Delvin Breaux is counting on it.
The Saints cornerback has been drinking milk constantly since breaking his fibula against Oakland in Week 1 in the hopes the influx of calcium will spur a faster recovery.
There’s no way of knowing for sure if the extra dairy in his diet has helped at all, but that isn’t stopping Breaux from trying anyway.
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“I drink about four or five milks a day,” Breaux said. “They say it helps strong bones, so I was just drinking.”
Whatever Breaux did, he must have done something right during his six weeks off the field.
Breaux returned to action — to a small degree — this week, as he “tested” his leg in defensive back drills and went through his techniques.
Breaux was clear that he has not received full clearance from the Saints medical staff to return full time — and he did not suggest any official timeline has been made — but Monday was a step in the right direction.
Breaux said he was unsure if he would practice this week or return against Seattle on Sunday, leaving that up to the coaching and training staffs.
“We won today,” Breaux said. “That’s a big accomplishment. Going into these next couple of weeks, I’m feeling pretty good. The training staff said I’m progressing really well, so we’ll be out there soon.”
Breaux said more than anything he felt out of shape after being sidelined for so long and needs to get back to where he was in terms of conditioning.
He’s been coming into practice an hour early every day for treatments with the expressed goal of not staying out for any longer than he needs to be, and maybe even cut some of that time down.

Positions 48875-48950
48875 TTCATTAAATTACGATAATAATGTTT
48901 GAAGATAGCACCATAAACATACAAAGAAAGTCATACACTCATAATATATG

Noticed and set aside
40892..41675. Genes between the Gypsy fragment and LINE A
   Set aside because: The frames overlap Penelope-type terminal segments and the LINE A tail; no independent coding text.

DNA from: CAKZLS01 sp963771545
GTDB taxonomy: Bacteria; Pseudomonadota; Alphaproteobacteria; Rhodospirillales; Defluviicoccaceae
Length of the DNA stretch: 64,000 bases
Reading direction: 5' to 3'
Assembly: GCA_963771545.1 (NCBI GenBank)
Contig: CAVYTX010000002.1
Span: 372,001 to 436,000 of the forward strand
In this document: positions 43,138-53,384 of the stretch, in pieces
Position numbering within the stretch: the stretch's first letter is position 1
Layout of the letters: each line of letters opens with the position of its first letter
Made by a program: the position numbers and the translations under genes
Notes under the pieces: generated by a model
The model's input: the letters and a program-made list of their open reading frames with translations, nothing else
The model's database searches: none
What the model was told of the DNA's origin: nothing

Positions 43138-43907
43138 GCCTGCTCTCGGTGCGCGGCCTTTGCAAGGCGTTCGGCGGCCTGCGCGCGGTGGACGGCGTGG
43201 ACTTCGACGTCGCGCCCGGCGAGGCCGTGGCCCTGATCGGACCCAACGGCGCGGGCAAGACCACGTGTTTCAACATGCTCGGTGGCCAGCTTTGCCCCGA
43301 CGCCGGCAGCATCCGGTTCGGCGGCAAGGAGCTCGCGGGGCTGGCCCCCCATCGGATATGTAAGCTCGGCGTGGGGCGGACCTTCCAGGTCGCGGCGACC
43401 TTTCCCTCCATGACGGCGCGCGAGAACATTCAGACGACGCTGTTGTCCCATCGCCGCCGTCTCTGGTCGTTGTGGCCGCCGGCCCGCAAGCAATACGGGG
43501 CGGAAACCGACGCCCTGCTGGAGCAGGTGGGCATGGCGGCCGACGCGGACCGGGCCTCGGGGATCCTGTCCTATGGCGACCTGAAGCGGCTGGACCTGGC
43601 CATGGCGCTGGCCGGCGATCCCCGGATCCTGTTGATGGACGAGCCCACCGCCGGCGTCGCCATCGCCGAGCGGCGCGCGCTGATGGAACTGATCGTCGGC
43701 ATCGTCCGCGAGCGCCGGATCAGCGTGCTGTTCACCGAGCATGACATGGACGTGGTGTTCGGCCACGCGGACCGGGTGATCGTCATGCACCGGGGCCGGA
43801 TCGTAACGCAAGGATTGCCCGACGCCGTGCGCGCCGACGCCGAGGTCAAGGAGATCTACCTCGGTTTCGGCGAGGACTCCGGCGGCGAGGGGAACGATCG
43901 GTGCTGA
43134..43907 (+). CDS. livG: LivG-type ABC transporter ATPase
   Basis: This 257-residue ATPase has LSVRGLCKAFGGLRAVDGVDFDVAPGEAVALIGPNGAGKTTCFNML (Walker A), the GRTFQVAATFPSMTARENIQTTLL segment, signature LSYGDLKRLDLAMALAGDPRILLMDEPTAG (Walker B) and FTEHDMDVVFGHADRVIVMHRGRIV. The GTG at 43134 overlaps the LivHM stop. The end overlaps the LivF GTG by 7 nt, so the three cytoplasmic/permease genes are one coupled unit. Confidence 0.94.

Coach Sean Payton did not give any specifics on Breaux’s full return, saying all of the team’s injured players are working hard to get back to action.
Breaux was expected to be one of the secondary’s leaders this season after he led the team with both three interceptions and 19 passes defended last season, racking up 37 tackles in the process.
Safety Roman Harper said he didn’t get a chance to see Breaux on the field Monday but is happy to see him moving in the right direction with his recovery.
As for safety Kenny Vaccaro, he won’t celebrate until Breaux is back for good.
“He’s not back yet,” Vaccaro said. “I’m sure it’s going to feel great when he’s actually here. But he’s still working, and I’m not going to get too happy just yet.”
Breaux was injured on a special teams play in the second quarter against the Raiders when a knee collided with his leg. He returned to the game on defense in the third quarter before he realized what happened.
After Breaux underwent surgery, doctors told him he would be out for 4-6 weeks, a shockingly low amount of time, Breaux thought.
This injury was easier for Breaux to handle after going through similar, and even worse, injuries through his career.
Back in high school, Breaux thought he may never play football again when he broke his neck while at McDonogh 35, so a broken leg was nothing to overcome.
“I just don’t question it anymore,” Breaux said. “I know injuries are part of this game, and sometimes I just deal with it. I always just try to keep a high spirit, and I always just try to enjoy the moment, enjoy the opportunity.”